An interesting aspect of the European rescue plan for Greece is that the ISDA (the International Swaps and Derivatives Association) ruled that the restructuring was not a credit event for the purpose of settling credit default swaps. ISDA’s rationale is that the restructuring was voluntary — if you want to continue to hold unrestructured Greek debt, you can. Nevertheless, many bondholders will have a financial experience equivalent to a default; they will take a writedown on their debt, accept lower coupons, and have a guaranteed principal payment.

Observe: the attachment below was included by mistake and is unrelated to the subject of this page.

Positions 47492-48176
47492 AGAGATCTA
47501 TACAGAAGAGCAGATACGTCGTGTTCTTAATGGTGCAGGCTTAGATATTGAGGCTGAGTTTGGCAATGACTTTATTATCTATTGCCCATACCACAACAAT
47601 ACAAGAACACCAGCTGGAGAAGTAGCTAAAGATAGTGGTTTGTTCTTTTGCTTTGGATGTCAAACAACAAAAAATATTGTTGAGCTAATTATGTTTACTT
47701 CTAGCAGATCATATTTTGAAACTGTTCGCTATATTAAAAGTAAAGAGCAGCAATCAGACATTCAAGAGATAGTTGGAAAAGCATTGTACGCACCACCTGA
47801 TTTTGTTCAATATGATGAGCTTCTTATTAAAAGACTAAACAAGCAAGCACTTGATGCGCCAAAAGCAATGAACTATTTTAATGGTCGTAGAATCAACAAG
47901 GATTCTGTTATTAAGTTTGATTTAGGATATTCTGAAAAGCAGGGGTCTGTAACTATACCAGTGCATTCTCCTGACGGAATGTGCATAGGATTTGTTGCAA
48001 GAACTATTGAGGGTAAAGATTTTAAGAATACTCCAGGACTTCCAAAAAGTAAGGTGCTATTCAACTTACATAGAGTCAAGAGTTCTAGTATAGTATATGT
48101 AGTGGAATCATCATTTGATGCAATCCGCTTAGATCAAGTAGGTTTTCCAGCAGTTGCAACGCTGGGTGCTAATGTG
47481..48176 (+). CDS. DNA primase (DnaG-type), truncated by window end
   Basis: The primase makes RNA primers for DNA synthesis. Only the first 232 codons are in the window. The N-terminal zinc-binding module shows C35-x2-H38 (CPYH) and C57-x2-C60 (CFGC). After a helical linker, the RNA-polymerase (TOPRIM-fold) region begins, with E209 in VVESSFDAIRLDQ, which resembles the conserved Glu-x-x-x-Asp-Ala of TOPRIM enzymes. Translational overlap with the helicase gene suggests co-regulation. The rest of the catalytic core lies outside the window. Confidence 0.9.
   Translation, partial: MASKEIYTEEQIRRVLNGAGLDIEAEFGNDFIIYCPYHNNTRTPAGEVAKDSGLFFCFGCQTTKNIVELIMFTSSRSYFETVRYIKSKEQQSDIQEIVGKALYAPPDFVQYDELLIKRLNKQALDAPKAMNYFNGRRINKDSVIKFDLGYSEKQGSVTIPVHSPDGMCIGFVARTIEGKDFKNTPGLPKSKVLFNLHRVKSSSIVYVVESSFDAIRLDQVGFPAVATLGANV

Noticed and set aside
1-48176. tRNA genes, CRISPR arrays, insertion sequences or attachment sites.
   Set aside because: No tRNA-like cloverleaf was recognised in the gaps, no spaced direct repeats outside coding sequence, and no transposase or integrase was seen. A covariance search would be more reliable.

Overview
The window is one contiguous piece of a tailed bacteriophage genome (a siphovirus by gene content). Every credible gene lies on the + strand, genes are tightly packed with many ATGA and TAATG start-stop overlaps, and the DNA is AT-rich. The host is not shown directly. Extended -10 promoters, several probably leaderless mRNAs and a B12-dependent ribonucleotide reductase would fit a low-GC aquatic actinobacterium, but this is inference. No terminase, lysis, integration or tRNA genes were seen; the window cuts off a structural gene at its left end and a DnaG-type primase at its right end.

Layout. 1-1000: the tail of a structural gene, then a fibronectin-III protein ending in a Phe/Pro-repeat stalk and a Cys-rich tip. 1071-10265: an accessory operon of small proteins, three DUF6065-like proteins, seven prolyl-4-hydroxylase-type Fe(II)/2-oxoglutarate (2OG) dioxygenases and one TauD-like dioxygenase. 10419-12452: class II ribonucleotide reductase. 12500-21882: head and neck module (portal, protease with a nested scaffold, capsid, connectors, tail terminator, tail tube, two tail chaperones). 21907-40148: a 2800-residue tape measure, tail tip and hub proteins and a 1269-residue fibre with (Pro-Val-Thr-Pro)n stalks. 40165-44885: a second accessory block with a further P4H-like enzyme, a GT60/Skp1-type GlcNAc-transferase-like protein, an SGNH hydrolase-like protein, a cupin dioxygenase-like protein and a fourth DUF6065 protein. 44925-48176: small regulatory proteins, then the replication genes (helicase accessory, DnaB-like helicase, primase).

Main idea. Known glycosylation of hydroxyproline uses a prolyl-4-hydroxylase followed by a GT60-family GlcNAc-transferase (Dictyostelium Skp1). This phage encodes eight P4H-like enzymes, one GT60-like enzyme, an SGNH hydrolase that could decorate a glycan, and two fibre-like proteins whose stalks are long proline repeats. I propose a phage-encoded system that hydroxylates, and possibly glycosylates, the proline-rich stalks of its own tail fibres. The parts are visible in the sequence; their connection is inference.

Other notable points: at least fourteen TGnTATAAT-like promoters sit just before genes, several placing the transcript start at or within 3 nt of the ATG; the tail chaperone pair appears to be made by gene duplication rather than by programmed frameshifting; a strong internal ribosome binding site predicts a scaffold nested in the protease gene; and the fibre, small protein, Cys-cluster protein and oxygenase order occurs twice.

Probably a goal of the rescue was to avoid creating a credit event. There were fears that an official Greek default would cause CDS sellers to fail (remember AIG?), in which case CDS buyers (such as banks) who thought they had hedged their Greek government bond positions would not have been hedged, and this could have caused a cascade of failures. It’s hard to know if this was a plausible scenario, but this time at any rate, we won’t have to find out.